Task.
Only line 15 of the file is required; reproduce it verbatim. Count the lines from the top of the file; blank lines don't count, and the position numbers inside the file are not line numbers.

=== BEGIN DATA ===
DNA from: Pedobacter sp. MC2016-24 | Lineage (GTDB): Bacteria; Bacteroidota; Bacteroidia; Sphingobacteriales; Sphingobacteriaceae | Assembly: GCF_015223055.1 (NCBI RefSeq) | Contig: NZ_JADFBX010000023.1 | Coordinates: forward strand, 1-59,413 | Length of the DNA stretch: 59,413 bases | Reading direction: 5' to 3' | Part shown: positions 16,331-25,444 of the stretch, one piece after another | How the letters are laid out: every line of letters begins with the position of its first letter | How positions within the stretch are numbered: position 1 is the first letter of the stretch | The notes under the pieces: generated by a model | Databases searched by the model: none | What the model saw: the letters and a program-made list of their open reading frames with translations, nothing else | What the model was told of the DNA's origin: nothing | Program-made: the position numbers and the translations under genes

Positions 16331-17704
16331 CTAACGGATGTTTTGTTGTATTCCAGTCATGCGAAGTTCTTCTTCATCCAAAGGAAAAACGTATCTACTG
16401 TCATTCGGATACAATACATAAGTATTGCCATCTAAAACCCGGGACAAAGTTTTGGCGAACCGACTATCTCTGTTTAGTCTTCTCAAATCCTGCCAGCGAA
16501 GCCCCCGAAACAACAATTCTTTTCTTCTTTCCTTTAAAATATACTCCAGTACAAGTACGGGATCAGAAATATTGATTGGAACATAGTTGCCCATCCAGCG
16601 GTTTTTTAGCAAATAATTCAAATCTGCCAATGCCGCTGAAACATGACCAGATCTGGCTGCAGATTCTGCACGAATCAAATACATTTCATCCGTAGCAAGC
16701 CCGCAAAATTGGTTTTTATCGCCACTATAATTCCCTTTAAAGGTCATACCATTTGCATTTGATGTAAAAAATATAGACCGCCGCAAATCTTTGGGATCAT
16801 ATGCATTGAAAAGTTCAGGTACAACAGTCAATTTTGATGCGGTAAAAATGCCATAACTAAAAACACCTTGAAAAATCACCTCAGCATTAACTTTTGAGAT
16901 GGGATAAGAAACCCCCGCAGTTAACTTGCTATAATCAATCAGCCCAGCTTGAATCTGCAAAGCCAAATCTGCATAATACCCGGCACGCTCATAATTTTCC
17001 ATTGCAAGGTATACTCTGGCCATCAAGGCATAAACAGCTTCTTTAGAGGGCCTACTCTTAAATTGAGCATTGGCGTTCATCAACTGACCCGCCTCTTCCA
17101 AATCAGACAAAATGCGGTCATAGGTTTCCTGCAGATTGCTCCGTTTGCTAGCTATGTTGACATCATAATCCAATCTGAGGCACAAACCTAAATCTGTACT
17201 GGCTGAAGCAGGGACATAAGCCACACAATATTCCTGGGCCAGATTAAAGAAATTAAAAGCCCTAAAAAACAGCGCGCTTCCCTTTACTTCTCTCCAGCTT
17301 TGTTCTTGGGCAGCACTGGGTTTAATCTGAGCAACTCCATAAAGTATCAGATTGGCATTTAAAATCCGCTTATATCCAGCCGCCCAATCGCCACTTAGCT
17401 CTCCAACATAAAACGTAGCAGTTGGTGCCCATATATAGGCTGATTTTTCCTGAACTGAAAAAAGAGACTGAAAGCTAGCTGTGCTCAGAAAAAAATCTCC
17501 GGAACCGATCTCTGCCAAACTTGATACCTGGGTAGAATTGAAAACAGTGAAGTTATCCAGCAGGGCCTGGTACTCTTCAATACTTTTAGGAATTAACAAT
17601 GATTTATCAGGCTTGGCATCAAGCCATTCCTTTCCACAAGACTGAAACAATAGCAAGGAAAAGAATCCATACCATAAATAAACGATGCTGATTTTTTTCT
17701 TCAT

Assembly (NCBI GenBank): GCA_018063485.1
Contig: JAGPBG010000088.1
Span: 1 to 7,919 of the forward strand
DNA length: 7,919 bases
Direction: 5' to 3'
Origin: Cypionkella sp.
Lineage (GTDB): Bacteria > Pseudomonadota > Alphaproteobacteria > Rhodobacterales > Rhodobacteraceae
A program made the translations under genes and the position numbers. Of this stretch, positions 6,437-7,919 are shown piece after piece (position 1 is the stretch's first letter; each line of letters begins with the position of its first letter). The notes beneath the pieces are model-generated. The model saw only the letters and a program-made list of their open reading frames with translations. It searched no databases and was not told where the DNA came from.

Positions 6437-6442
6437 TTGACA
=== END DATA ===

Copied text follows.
17501 GGAACCGATCTCTGCCAAACTTGATACCTGGGTAGAATTGAAAACAGTGAAGTTATCCAGCAGGGCCTGGTACTCTTCAATACTTTTAGGAATTAACAAT